“Merger Mania” Highlights the Huge ROI Potential—and Major Supply Chain Challenges—of Oil and Gas Consolidation
In recent weeks, we have seen headlines heralding the surge in M&A activity in the US shale sector. While the large figures might grab the headlines, the path to realizing these synergies on a company's P&L is littered with operational and supply chain challenges.
In recent weeks, we have seen headlines heralding the surge in M&A activity in the US shale sector. ExxonMobil is in talks with Pioneer Natural Resources, a potential megadeal that would be Exxon’s biggest since its landmark merger with Mobil in 1999. Civitas Resources acquired Permian-based assets from Vencer Energy LLC in a deal valued at $2.1 billion. And before that came high-profile acquisitions by two major Texas producers, Permian Resources and Silver Bow Resources. But beyond the flashy numbers lies a complex web of operational challenges—the devil, as they say, is in the details.
Take the declining rig counts, for instance. Both Enverus and Baker Hughes have reported consistent reductions, with an undeniable 20% drop in just 8 months. Coupled with this is the shift from the shale drilling boom to a more deliberate development mode in the Permian. It's no longer about expanding wildly but about maximizing economies of scale to control costs, particularly as production levels plateau.
On the surface, M&A is a logical solution. Acquisitions like Silver Bow's purchase of the remaining Eagle Ford from Chesapeake Energy and Permian Resources' all-stock deal with Earthstone Energy aim to increase equity production while optimizing economies of scale. Yet, as Will Hickey, co-CEO of Permian Resources, insightfully pointed out, these transactions rely heavily on "synergies"—the economies of scale, operational efficiencies, and risk reduction.
While the large figures might grab the headlines, the path to realizing these synergies on a company's P&L is littered with operational and supply chain challenges. Here are three to put on your radar.
Contracts and risk. The moment a deal is finalized, the acquirer inherits a legacy of vendor relationships, each governed by its own set of contracts and compliance standards. This potentially lengthy transition, which can span from 6 to 18 months, entails aligning vendors to the acquirer's standards. The result is a delay in realizing synergies. This is money a company will never get back.
During M&A, it’s standard process for drilling to continue business-as-usual while the two companies integrate. But during that time, the purchaser is accepting increased risk and added cost. Vendors are working on outdated master service agreements, adjusting to different compliance standards, and navigating multiple payment processes. And all the while, new vendors have to be sourced to fill gaps across the supply chain, which only adds to the complexity. The faster companies can move to bring the hundreds of vendors servicing the acquired company’s operations up to their contractual, compliance, and safety standards, the sooner they will achieve returns. Otherwise, they leave money on the table.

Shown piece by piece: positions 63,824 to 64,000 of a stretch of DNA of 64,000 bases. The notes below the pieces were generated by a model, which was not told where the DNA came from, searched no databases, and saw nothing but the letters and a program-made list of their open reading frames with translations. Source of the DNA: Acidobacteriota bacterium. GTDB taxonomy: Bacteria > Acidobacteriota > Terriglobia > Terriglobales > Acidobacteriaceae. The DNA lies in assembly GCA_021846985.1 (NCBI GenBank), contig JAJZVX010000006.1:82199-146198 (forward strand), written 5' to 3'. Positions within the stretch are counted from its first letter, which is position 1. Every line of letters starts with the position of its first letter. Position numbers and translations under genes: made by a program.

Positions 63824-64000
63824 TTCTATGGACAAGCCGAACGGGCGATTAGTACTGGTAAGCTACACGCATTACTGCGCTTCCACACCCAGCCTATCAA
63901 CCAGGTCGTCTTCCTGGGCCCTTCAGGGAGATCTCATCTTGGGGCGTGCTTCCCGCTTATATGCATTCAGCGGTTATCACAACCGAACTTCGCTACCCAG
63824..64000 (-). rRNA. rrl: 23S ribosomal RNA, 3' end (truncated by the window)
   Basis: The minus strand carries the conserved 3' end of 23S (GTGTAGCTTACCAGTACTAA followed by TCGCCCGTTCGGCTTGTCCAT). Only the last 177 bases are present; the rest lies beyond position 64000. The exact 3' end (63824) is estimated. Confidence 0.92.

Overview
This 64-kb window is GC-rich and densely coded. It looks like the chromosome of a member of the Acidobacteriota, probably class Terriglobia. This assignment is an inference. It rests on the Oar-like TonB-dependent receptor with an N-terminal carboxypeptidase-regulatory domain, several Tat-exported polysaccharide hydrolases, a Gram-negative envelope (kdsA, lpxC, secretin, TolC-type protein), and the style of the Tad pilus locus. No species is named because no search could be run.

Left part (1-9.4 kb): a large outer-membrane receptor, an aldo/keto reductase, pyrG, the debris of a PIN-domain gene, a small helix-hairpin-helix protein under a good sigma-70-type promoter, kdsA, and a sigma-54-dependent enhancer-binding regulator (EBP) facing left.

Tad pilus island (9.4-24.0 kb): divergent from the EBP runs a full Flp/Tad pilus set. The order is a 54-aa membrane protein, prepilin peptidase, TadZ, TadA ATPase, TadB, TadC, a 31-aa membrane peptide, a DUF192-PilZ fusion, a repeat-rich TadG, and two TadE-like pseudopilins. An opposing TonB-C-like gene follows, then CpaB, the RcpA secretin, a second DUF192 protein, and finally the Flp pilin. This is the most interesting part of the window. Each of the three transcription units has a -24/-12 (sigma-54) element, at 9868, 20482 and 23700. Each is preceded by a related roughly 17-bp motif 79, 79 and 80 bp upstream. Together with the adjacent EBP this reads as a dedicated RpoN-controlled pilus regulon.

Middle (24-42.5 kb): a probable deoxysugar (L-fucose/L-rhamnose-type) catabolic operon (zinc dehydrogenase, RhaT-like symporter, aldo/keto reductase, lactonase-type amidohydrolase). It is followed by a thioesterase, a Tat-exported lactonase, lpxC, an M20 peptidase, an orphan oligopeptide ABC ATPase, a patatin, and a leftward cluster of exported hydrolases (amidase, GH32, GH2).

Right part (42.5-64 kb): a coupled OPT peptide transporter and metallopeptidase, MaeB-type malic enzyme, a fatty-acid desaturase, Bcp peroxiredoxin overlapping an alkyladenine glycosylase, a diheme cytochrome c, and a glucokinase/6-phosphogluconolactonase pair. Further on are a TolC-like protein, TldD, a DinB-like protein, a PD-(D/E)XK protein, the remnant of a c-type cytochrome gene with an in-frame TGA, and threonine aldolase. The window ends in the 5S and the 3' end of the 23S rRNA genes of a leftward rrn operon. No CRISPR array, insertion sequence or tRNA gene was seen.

Systems integration. Today’s oil and gas companies operate an array of specific solutions—from procurement and invoicing to compliance, project management, and more. Merging these systems can unlock tremendous value, but the process is often slow, manual, and fraught with pitfalls.
Here is a downstream example: During a tech migration, it’s not uncommon for companies to have issues with invoice processing as vendors move from one system to another. We know of companies who have engineers fixing vendor invoice problems rather than accounts payable personnel because the integrations aren’t properly staffed. This is not where you want your top scientists to spend their time. On the other end, companies will hire consultancies at a cost of millions to run their systems transitions. These are costs that often seem inconsequential when making the deal but add up in both time and money post-acquisition.
Consolidation and process improvement. True synergies aren't realized by merely addressing the first two challenges. They necessitate an overarching revamp, including right-sizing internal teams and honing processes. There is often the push to reduce duplicate systems, but most oil and gas companies leverage a wide array of tools that are time-consuming to manage and don’t improve visibility across your entire company. (And do you really want another platform to log into?). Instead, the real objective is to rethink how you operate and meaningfully consolidate your systems to reduce friction and complexity, improve data quality and access, and improve the efficiency of the operations and supply chain teams who make your company tick.
In M&A, where ROI is paramount, time is an underrated but vital variable. Every day that passes without fully integrating an acquisition diminishes the value of the projected returns. Thus, speed isn't merely a competitive advantage; it's essential for M&A success. The complexities of contracts, systems, and processes present a make-or-break challenge, one that requires strategy and foresight as part of the deal-making process.
For those who are capitalized to play in this space, M&A represents a huge opportunity. But the true challenge isn't getting the deal to close. It's navigating the operational and supply chain challenges that lie in wait post-acquisition.
As the year progresses, this M&A wave will undoubtedly continue to shape the US shale sector. However, success won't just be determined by the biggest deals but by those who can adeptly steer their ship through the post-acquisition storm, turning challenges into opportunities.